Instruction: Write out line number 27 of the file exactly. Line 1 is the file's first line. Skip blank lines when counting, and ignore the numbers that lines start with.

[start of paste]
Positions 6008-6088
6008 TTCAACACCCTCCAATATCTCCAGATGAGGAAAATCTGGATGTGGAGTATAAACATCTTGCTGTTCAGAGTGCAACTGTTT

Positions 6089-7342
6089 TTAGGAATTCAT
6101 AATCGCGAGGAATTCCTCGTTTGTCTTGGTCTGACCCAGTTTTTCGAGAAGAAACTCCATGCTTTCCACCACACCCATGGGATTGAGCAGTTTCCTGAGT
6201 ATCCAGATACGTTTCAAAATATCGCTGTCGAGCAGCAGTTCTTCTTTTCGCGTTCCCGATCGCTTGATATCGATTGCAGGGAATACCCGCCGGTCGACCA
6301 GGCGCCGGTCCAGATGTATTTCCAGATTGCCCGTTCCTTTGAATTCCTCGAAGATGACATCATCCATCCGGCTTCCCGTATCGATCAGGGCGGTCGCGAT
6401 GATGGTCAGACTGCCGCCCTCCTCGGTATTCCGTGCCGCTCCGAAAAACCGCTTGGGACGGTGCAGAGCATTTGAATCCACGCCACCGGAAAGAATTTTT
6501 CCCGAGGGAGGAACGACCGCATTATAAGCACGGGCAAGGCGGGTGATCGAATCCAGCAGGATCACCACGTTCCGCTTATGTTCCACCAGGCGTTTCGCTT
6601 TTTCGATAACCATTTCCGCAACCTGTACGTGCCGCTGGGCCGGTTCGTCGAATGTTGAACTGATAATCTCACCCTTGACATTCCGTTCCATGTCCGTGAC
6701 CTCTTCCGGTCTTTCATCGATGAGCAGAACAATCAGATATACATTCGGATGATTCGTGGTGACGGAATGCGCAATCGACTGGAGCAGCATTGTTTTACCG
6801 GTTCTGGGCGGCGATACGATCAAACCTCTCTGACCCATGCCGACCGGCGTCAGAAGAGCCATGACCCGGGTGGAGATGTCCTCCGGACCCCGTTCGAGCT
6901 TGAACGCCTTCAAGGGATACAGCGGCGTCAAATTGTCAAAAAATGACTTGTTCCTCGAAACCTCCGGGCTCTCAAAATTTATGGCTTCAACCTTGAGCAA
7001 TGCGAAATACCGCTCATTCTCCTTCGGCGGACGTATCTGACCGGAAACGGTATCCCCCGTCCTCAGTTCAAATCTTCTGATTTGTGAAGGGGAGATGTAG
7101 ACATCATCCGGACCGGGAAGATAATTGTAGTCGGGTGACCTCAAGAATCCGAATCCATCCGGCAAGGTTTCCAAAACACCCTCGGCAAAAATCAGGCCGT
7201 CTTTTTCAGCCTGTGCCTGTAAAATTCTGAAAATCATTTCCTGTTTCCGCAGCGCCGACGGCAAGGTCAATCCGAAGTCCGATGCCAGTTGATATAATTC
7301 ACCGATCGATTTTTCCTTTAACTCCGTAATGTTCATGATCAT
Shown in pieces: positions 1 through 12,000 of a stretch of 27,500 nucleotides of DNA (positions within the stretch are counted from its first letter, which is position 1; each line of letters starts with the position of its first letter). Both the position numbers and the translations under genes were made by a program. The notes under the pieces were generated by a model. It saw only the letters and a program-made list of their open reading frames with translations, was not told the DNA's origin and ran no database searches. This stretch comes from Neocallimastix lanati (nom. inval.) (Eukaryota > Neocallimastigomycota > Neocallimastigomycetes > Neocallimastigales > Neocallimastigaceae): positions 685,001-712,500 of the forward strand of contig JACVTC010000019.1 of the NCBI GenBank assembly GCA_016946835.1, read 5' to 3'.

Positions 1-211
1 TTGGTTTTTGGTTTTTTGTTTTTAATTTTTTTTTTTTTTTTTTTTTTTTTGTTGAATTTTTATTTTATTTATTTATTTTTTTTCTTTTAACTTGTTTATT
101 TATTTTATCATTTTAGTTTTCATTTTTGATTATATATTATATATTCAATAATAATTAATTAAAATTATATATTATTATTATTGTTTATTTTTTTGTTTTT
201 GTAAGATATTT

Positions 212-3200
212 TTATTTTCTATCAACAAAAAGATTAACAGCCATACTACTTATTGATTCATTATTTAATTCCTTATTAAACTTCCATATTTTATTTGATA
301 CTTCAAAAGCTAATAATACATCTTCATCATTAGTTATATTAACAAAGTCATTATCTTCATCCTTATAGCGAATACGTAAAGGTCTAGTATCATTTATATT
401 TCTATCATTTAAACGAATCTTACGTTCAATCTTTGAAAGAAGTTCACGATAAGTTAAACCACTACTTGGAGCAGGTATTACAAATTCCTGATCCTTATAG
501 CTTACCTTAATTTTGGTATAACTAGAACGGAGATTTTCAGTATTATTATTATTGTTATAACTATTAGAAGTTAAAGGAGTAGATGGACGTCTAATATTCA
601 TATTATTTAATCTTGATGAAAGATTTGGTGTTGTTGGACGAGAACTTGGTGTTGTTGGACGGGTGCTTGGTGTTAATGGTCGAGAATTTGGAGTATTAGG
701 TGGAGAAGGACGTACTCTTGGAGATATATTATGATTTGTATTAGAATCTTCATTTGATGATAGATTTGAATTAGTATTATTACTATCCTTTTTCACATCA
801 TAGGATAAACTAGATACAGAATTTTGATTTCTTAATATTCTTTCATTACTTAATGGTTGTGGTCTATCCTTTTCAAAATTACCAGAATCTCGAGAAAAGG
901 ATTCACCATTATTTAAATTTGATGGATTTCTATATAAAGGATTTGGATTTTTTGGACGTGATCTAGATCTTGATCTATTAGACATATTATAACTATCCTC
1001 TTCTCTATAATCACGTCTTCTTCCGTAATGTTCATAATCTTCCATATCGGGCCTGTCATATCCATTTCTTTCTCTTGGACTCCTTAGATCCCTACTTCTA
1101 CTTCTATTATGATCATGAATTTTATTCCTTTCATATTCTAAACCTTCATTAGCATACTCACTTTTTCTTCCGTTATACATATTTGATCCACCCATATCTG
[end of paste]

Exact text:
501 CTTACCTTAATTTTGGTATAACTAGAACGGAGATTTTCAGTATTATTATTATTGTTATAACTATTAGAAGTTAAAGGAGTAGATGGACGTCTAATATTCA